In Alvarez's In the Time of the Butterflies, Maria Teresa, "Mate", the youngest of the butterfly sisters, matures from innocent child, preoccupied with pretty, trivial things, to brave freedom fighter and writer in the resistance against Trujillo.
If I were to provide evidence to support her character development I would focus on the following chapters and excerpts:
In chapter 3, page 48, Maria Teresa first starts journaling in her Little Book at Catholic school and wonders what it means to have a soul: "Minerva says a soul is a deep longing that you can never fill up, but you try . . . I have that longing, I guess. Sometimes before a holiday or birthday party I feel like I'm going to burst. But Minerva says that's not exactly what she meant."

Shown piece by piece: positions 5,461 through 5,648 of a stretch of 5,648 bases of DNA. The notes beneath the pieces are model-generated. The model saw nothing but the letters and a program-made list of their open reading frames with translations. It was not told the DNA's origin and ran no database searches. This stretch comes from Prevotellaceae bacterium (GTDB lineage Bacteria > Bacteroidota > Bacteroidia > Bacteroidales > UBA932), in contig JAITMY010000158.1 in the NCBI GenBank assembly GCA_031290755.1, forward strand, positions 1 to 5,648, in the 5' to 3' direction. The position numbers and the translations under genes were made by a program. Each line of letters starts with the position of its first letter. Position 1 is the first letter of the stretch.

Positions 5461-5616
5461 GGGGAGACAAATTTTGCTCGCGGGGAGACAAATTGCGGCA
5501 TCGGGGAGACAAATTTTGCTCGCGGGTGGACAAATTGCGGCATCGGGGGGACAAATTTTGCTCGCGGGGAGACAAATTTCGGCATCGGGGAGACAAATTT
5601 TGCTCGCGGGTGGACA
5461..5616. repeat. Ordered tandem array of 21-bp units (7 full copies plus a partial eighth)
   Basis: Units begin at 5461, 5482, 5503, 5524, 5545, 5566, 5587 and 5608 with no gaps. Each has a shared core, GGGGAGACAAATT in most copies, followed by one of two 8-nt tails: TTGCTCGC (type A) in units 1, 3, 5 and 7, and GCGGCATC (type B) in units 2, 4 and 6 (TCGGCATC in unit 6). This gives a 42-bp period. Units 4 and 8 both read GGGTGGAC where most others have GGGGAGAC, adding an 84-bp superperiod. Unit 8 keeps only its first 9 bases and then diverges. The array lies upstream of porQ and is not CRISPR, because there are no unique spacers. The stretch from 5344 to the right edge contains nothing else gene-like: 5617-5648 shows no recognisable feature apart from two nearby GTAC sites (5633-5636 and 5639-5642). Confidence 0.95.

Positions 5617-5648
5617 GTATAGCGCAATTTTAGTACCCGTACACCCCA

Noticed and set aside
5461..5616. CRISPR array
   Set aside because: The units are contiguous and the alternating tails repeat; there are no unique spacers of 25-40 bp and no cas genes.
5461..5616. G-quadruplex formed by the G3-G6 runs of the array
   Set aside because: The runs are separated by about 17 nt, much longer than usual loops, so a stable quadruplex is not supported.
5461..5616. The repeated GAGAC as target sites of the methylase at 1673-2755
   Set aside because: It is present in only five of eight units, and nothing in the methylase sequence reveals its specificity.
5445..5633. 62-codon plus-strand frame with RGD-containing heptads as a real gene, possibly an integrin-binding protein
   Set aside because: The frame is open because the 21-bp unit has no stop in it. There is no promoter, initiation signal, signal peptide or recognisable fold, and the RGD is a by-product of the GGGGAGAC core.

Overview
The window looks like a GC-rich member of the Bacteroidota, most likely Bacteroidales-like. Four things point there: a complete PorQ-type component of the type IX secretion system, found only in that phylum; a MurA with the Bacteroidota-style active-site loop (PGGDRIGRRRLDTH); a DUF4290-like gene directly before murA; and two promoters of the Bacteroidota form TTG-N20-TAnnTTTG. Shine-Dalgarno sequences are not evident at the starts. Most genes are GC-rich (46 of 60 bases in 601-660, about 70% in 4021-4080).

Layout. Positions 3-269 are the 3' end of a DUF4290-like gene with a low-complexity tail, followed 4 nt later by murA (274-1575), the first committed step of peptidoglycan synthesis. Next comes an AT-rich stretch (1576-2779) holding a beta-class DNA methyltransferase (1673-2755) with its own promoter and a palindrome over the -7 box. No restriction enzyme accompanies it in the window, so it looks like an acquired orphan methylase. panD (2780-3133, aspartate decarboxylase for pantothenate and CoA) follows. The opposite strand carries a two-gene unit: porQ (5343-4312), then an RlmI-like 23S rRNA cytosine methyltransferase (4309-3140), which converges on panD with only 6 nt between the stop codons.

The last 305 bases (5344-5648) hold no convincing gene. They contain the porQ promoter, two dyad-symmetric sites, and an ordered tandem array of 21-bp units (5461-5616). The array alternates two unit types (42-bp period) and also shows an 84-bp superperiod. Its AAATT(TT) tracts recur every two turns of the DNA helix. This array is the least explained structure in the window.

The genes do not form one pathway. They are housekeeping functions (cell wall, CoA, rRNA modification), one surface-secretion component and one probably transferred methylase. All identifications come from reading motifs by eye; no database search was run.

What does this reveal about what Mate cares about when she is a girl?
In chapter 7, after Mate, now a young woman, accidentally meets "Palomino", one of the revolutionaries helping her sister and her husband: "I told Minerva and Manolo right out, I...
(The entire section contains 3 answers and 569 words.)